At the Cinema: Schindler’s List

tumblr_mbvrq3Bkg91rvp3zlo1_400I really wanted to film my reaction to watching Schindler’s List immediately after watching, but decided y’all really didn’t need to see me do my version of the ugly cry. I’m fairly certain I look worse than Claire Danes when she ugly cries, which is really saying something. However, I do want to take a moment and discuss my emotional response to watching this film for the first time.

When I saw that the 20th Anniversary edition of this movie was being released on Tuesday, I knew I had to order it and add it to my ever-growing collection of purchased films. And I knew this without having ever seen the movie. I’m glad I waited or was just never exposed to Schindler’s List until now. I’m not sure I could have appreciated and had such a visceral response had I viewed as a child or teenager.

Steven Spielberg knows how to direct a movie, how to gut us emotionally and leave us reeling yet filled with hope. As I cried my eyes out at the bittersweet end to Schindler’s story, I couldn’t help but be filled with joy at all the people he had saved and all the generations that had come to be due to his compassion. Schindler is such a flawed protagonist. He begins his journey greedily – out to make money and nothing else. He views the Jewish plight as a means to an end and monetizes their suffering to grow his wealth. But somewhere along the way, the people he is unintentionally saving save him as well.  Through their thanks, kind eyes, and relief to be alive, they show Oskar just how effective one man can be, even when he’s not trying. They show him that one man can overcome the cruelty of the many. They show him that one man can change himself as well as the paths of so many lives. While so many Jews were losing their sense of humanity, Oskar was finding his own and continued throughout the war to diligently return the favor – restoring humanity so wrongfully stolen.

Was that babbling? Did that make sense? I found Schindler so compelling and Liam Neeson did a beautiful job portraying this historical figure. As did Ralph Fiennes playing his perfect foil. As Oskar grows more human, Amon turns more evil – an oddly pure evil without conscience. He even tries to do the decent thing and stop his murdering ways, but simply can’t as it’s not in his nature. The atrocities men, women, and children suffered at his hands were gut-wrenching and nearly impossible to watch. I covered my eyes multiple times. Spielberg and his creative team definitely don’t shy away from depicting these horrors in such a bluntly realistic manner.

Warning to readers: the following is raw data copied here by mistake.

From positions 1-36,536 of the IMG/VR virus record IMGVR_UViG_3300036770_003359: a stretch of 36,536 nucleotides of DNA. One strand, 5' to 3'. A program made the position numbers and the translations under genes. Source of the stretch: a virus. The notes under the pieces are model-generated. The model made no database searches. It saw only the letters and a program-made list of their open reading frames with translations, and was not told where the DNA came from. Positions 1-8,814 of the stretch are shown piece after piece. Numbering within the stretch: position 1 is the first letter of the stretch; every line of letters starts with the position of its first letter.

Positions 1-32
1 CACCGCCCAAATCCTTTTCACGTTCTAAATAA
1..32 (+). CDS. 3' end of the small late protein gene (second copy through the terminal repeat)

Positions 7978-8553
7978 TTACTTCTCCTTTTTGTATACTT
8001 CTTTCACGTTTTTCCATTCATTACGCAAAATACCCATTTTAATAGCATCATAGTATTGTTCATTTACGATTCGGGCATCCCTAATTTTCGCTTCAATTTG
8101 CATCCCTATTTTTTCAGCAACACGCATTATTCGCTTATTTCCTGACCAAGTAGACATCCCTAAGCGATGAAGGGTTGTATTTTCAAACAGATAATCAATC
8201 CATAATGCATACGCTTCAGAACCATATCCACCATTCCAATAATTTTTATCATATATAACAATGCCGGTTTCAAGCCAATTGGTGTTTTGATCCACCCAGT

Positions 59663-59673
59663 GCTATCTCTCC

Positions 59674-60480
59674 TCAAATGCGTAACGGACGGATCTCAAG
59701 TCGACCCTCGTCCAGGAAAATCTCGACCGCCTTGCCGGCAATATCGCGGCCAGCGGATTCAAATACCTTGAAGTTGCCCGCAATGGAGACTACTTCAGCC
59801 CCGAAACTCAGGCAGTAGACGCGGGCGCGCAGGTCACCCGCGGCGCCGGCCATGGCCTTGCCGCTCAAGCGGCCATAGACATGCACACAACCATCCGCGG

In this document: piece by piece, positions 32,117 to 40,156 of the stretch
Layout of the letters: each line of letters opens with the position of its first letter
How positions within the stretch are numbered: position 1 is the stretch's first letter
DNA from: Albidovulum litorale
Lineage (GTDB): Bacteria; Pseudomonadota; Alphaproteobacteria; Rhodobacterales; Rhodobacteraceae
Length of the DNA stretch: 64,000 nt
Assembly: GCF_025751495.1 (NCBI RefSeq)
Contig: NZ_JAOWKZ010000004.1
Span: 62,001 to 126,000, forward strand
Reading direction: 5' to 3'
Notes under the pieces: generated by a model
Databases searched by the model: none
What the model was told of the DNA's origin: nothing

Filming the movie in black and white was also a stunning and winning decision. It gives the film a timeless feeling – you literally have no idea whether the movie was shot years ago or just last week. The contrast between the light and dark also resonates heavily and adds a layer of depth to the movie beyond the brilliant script and acting.

Needless to say, I loved the movie and believe there aren’t many movies I’ve ever seen that can hold a candle to it. Not an easy movie to watch, not one you can sit idly on the couch and watch repeatedly, but an important film, a necessary film. If you’ve never watched it, do yourself a favor and find some time. You won’t regret it. And of course, I need to get my hands on the book is was based on!

With two movie posts in a row, it’s time to get back to book blogging! This week is dedicated to that very purpose. You can look forward to such dandies as my reviews of Swoon and The Night Strangers along with my Vanity Fair wrap-up post!


At the Cinema: Silver Linings Playbook


I’m interrupting my regularly scheduled book review this lovely Wednesday morning for a very important announcement! You must run (no walking!) to the nearest theater to see Silver Linings Playbook. What a fantastic script and brilliant performances by all involved. I thought I loved Jennifer Lawrence before, but now I want to have her babies. She and Bradley Cooper just really impressed me with their portrayals of these deeply wounded people struggling with mental illness.

I can’t wait to read the book. If you’ve ever had experience with bipolar disorder – personal experience or just knowing someone affected – this movie will touch you deeply. And even if you haven’t, this story is such a human story that I can hardly see how anyone with a heart could not find this both heartwrenching and heartwarming. I left the theater grinning my ridiculous goofy grin and wanting to tell everyone to skip work on Monday in order to view this film – do not wait for the DVD!! Normally, I hate anything love story related, but this one just got me in the gut.

In case you don’t know what this film’s about let try to sum it up fairly concisely. Pat (Cooper) has been sentenced to 8 months in a mental institution after nearly beating his wife’s lover to death when he catches them together. During his time in the hospital, Pat is diagnosed with bipolar disorder and begins to understand that it’s something he’s battled his whole life. Deciding to change his life permanently in an effort to overcome his negativity, he takes up a strict regime of exercise and intellectual pursuits (reading!) to better himself and get his wife back. Along the way he meets Tiffany (Lawrence), a similarly diagnosed woman healing after the tragic death of her husband. Their relationship is the heart of the movie.

Okay – I’m going to leave you fine people be and stop spewing all the sappy gooey gushing all over my otherwise (yeah right) slightly more mature blog.

P.S. So happy Jennifer Lawrence won the Golden Globe! I might have given her a standing ovation in the privacy of my living room and frightened my dogs a good bit.